BBM Shutting Down - The End of An Era
A month ago, a surprising (yet unsurprising) news arrived in my Google News: BlackBerry Messenger (BBM) is shutting down on May 31st, 2019. That brought me immediately into a nostalgic mood. BBM was the first mobile messenger I've ever tried, and it even brought me the first experience of using a smartphone, which then turns me into a technology enthusiast like today. So yes, I had a bit of history with BBM.
Today, I think I'm going to pay a tribute to BBM by telling what I know about what used to be the only mobile messenger.
What Made Me Use BlackBerry MessengerWhen I was in high school (probably around 2009), Indonesia was hit with BlackBerry fever. The brand suddenly skyrocketed and everybody had one. Even those who hadn't a single interest in the platform was forced to use it, because everybody used BBM at the time. Even until some time after Android and iOS have hit the market, many people still clung to BlackBerry.
|BBM was easy to use. Even senior people can pick it up quickly.|
|Later version of BBM adds free voice calling, while maintaining the simplicity of the platform.|
Then... There's WhatsAppIn around 2010-2011, if I remember correctly, a new messenger gained traction: WhatsApp. The new messenger was available on every platform then, even Symbian and BBOS. The messenger promised no ads, though there's insignificant fee of $1 per year, and offered an easy way to register: phone number. WhatsApp will automatically scan your contacts for WhatsApp account. You no longer had to export/import contacts or remember someone's PIN. Just save their number into your contact, and you're golden.
|WhatsApp was the beginning of the end for BBM.|
Rise of Messengers and Mobile OSes
|Android was growing rapidly, while iOS kept receiving modest updates while maintaining the platform's stability.|
|Two BlackBerry phones with OS 7.|
Fighting A Losing WarIn 2013, along with their new, modern mobile OS, the BlackBerry 10, BlackBerry announced that BBM will finally available on its biggest competitors: Android and iOS.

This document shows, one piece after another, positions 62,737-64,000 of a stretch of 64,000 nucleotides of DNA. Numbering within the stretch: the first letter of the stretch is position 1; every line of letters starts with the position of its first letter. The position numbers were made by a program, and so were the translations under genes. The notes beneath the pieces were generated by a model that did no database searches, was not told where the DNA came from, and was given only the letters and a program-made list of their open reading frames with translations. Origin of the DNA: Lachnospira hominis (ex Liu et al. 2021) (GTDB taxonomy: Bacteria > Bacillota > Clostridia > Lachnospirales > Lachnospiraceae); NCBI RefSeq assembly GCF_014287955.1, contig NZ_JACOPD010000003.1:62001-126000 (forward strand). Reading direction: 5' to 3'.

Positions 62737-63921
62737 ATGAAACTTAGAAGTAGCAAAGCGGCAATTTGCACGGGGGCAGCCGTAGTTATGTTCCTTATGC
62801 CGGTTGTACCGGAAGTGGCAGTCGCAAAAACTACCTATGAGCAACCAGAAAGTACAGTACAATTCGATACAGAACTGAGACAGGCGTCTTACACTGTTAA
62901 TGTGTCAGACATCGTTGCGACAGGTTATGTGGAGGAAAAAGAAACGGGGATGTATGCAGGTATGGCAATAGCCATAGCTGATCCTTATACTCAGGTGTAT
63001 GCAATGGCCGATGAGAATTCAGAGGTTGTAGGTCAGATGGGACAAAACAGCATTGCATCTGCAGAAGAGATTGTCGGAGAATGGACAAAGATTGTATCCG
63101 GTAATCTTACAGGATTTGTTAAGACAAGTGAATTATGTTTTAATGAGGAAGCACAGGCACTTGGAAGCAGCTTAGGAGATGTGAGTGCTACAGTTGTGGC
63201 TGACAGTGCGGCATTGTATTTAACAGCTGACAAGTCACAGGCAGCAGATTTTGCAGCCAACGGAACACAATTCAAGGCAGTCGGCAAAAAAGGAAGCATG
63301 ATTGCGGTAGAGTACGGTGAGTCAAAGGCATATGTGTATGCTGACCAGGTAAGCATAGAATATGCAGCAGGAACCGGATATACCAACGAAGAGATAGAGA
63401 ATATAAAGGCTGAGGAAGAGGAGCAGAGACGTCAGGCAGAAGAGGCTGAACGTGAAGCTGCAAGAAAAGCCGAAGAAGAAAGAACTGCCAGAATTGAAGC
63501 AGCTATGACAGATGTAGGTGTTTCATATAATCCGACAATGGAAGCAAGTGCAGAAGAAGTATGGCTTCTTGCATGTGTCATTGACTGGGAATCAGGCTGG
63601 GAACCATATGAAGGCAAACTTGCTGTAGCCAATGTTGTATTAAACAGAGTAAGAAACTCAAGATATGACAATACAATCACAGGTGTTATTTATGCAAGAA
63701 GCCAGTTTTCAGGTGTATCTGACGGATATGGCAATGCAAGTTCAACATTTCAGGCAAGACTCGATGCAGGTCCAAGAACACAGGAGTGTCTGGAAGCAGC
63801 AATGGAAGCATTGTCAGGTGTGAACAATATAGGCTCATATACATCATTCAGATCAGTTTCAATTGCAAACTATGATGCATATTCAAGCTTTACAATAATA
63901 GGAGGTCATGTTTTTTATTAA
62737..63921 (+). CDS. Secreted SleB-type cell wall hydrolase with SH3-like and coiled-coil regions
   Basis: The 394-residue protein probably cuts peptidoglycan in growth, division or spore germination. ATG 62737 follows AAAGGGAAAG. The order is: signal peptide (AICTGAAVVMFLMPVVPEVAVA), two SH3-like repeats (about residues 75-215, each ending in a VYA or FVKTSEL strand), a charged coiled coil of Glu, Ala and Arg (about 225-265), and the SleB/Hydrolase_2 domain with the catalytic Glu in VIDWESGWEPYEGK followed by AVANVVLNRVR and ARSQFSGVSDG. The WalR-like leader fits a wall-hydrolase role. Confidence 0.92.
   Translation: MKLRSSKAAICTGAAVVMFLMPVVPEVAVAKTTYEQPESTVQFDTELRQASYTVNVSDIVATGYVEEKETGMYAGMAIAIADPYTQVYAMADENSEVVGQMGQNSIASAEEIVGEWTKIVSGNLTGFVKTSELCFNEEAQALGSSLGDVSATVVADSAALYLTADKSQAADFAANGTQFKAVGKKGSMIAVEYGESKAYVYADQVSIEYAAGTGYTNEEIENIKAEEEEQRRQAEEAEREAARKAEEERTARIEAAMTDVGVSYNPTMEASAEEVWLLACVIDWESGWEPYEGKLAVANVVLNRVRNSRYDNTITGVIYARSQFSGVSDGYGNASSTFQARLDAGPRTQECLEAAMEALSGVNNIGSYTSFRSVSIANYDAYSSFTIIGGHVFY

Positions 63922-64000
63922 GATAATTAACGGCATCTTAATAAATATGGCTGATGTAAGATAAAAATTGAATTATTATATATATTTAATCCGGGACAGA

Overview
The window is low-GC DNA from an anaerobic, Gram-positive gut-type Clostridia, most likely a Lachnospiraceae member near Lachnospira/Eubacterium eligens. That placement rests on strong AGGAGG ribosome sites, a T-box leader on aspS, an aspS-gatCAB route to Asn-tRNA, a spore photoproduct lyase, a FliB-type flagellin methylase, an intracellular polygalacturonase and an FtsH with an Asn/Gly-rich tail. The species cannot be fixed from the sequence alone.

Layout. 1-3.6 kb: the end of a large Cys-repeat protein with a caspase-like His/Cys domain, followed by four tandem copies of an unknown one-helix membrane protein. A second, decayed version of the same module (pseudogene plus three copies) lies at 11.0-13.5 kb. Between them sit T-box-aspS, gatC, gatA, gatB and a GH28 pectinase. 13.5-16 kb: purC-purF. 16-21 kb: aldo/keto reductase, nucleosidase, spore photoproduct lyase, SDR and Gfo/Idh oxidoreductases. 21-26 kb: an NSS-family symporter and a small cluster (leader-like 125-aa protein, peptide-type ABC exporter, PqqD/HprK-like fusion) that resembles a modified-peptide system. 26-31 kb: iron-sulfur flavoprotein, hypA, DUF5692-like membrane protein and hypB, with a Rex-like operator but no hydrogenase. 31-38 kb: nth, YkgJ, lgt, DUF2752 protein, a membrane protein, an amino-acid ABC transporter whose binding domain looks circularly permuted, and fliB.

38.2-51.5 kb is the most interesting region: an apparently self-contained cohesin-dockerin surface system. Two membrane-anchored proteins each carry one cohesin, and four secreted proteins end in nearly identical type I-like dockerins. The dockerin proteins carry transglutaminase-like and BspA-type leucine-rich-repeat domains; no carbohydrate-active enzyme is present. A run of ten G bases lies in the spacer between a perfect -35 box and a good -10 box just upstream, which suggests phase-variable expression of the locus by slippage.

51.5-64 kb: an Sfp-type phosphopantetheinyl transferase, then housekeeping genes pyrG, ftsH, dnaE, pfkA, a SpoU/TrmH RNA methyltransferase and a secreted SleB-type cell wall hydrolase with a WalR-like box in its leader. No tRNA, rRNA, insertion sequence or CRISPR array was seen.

|BBM was available to iOS and Android in 2013. Too little too late?|
BlackBerry OS before BlackBerry 10 was still as slow and seemed like dinosaurs compared to their more modern counterparts. Maybe BlackBerry felt that if they didn't expand, they would lose completely. This could be their last attempt at saving their business.
Beginning of The EndIn 2016, Emtek Group, an Indonesia-based company, acquired the licensing rights to use and develop BBM. Basically, they acquired the APIs and would continue the development of BBM. Meanwhile, BlackBerry still actively maintains BBM Enterprise (or BBMe), which targets enterprise users and a paid service.
|Emtek acquired licensing rights for BBM Personal in 2016.|
However, unfortunately, it was already too late to save BBM. It already lost traction compared to other messengers like WhatsApp (which has gone free), Telegram, and LINE. Most people I know ditched BBM for at least one of those. Only older people use BBM now, and probably those who have been selling online since the early days of BBM.
On April 18, 2019, Emtek announced that they would discontinue the BBM service on May 31, 2019. The reason in their blog post is quite clear: The technology industry however, is very fluid, and in spite of our substantial efforts, users have moved on to other platforms, while new users proved difficult to sign on.
|BBM will be replaced by BBM Enterprise, still maintained by BlackBerry themselves.|
Conclusion: A Farewell To BBM
|Goodbye BBM. Though you're no longer with us, you will always be remembered|
as the pioneer of mobile messaging platform.
But when I realized that I fell in love with Android (I still am), I had to ditch BBM. If only BlackBerry wasn't late to open up their platform and innovate, I don't think it would end this way.
So, I have these mixed feelings with the BBM's shutdown. At one point, I'm sad because I'll be losing an old friend, but on the other hand, I know that I had to move on. BBM was losing traction (especially in the consumer space) and business is business; if it isn't profitable, there's no use keeping it around, right?
Well, unless BlackBerry goes crazy and open-sourced the application, which I highly doubt. That might save BBM. Might.
Okay, so I guess that's all for now, Folks. Sorry if this article is a bit long, because I'm having this nostalgic feeling of BBM. In fact, I'm planning for a follow-up article about BlackBerry hardware. Stay tuned. Oh, and feel free to discuss this article in the comments section below. The facts may not be accurate, as I stopped using BBM 5-6 years ago and have not been paying attention to its development. Finally, as usual, thanks for reading and I look forward to your next visit.
Have a nice day! :D